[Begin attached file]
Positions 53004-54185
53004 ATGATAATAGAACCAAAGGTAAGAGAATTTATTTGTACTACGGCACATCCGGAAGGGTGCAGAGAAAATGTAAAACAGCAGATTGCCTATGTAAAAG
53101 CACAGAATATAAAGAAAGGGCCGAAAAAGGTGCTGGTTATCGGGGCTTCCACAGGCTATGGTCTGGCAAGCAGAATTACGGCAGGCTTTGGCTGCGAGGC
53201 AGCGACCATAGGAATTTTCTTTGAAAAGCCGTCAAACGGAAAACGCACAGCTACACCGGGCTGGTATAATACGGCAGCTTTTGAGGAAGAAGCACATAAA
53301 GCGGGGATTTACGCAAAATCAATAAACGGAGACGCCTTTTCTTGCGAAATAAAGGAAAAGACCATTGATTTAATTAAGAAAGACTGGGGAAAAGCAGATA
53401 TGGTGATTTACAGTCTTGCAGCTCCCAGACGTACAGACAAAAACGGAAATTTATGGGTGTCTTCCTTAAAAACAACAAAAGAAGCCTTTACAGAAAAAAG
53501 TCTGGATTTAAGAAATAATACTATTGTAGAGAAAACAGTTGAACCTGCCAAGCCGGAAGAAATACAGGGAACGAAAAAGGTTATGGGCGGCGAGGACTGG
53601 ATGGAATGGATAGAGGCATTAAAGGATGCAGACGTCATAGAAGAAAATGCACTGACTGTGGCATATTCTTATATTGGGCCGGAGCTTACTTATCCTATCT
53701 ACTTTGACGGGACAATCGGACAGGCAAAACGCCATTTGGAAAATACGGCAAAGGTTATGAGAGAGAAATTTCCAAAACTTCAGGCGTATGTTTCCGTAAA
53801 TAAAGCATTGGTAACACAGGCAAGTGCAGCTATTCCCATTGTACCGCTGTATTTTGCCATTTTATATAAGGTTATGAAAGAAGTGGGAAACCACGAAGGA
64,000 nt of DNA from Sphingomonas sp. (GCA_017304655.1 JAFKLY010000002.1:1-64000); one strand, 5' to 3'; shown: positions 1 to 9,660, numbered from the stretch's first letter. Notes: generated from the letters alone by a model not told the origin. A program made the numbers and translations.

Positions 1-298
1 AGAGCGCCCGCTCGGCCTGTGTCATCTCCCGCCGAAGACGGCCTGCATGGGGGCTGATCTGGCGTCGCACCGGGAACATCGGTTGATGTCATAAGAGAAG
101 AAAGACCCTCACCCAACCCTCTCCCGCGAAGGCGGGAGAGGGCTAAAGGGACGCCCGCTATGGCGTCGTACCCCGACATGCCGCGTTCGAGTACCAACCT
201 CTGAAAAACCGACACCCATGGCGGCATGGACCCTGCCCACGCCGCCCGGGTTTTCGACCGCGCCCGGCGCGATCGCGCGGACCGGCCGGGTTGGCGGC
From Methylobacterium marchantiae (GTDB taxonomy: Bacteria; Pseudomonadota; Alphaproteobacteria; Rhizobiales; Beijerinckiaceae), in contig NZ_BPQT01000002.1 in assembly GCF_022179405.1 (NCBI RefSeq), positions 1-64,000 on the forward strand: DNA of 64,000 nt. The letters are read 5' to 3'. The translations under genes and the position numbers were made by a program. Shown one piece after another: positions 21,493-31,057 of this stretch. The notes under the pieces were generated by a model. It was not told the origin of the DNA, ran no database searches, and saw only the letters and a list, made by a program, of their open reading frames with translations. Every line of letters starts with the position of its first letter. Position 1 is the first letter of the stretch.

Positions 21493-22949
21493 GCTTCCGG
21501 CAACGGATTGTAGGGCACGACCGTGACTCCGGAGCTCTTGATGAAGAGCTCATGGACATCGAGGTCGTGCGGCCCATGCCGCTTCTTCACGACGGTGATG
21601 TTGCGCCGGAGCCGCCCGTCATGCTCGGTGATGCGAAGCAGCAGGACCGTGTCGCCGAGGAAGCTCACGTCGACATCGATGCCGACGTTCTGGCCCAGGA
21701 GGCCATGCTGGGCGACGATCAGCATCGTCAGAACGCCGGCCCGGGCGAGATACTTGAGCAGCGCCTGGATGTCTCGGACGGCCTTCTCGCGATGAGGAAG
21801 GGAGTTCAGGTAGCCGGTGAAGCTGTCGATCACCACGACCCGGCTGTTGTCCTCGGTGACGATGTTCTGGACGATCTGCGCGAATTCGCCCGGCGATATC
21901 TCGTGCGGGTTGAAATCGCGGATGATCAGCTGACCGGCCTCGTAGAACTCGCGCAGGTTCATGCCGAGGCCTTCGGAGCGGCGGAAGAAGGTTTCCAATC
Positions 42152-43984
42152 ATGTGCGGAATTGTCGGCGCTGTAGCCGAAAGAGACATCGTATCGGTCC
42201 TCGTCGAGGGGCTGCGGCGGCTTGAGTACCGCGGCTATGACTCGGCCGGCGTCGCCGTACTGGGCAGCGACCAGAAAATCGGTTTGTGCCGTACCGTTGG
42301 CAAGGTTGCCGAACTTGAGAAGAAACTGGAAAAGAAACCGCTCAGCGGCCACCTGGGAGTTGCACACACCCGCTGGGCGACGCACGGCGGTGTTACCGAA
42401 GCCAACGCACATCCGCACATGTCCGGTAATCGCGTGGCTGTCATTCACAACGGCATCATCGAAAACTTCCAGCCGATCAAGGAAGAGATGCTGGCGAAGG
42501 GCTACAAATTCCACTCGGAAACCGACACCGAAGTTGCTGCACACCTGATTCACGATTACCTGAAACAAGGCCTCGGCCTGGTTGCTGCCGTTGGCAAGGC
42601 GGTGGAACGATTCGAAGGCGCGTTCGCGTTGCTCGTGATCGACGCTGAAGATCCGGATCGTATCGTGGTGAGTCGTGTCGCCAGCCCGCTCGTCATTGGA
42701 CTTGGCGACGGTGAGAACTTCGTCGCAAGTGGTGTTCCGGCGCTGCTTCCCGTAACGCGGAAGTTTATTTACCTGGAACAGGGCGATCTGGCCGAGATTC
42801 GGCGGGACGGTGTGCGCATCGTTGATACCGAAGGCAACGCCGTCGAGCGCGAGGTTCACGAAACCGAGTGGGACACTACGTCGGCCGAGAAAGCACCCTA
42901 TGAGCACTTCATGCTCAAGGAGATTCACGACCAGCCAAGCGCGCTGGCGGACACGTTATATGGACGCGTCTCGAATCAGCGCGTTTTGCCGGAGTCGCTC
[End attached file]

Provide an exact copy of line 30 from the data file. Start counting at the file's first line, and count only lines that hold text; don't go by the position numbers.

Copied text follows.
42601 GGTGGAACGATTCGAAGGCGCGTTCGCGTTGCTCGTGATCGACGCTGAAGATCCGGATCGTATCGTGGTGAGTCGTGTCGCCAGCCCGCTCGTCATTGGA